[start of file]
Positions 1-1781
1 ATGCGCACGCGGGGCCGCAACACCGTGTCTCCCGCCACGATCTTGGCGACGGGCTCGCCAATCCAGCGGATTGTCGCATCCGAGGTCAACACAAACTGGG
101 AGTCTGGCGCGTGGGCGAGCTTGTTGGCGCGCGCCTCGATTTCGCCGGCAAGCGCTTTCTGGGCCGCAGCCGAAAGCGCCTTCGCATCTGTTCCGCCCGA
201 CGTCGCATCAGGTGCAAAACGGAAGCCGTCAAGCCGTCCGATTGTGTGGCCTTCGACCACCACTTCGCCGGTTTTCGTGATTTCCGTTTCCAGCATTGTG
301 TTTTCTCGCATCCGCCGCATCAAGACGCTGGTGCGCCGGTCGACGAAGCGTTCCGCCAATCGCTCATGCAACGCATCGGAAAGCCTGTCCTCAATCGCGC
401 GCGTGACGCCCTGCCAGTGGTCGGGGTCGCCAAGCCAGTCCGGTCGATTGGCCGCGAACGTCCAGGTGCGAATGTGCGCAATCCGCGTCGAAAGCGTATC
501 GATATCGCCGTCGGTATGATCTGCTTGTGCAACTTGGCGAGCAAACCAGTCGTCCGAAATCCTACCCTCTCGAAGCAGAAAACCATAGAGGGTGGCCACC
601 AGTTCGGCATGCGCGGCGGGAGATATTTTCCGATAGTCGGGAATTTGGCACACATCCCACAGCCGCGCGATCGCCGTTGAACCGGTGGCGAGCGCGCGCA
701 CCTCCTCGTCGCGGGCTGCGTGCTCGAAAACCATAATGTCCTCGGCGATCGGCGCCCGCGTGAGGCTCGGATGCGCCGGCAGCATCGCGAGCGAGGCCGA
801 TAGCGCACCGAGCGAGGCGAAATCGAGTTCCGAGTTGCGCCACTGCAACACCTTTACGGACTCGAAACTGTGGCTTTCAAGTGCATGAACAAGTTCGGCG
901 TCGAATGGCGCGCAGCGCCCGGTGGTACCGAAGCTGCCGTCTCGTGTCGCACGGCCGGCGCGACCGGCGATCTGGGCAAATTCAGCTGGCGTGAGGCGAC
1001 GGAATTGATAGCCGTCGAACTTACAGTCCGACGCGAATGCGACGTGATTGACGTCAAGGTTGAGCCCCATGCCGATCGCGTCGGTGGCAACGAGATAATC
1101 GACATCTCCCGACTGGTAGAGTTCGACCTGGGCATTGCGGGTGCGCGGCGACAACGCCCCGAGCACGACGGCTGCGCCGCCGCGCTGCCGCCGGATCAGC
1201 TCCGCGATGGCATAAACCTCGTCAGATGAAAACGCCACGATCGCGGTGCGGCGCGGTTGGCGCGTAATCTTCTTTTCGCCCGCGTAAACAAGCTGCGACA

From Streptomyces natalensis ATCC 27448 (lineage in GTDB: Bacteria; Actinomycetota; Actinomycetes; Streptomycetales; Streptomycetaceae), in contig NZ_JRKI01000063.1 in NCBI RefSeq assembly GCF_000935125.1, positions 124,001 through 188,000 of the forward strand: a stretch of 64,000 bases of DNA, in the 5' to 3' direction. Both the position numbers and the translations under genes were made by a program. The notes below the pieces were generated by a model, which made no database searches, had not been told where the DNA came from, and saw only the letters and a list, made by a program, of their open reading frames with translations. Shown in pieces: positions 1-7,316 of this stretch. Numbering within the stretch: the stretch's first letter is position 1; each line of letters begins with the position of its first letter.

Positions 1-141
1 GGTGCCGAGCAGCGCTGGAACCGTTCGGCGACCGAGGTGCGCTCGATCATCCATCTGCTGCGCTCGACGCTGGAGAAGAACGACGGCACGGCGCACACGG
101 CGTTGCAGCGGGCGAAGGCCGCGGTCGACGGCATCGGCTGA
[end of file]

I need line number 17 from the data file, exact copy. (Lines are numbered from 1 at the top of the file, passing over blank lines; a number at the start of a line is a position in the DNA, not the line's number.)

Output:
1 GGTGCCGAGCAGCGCTGGAACCGTTCGGCGACCGAGGTGCGCTCGATCATCCATCTGCTGCGCTCGACGCTGGAGAAGAACGACGGCACGGCGCACACGG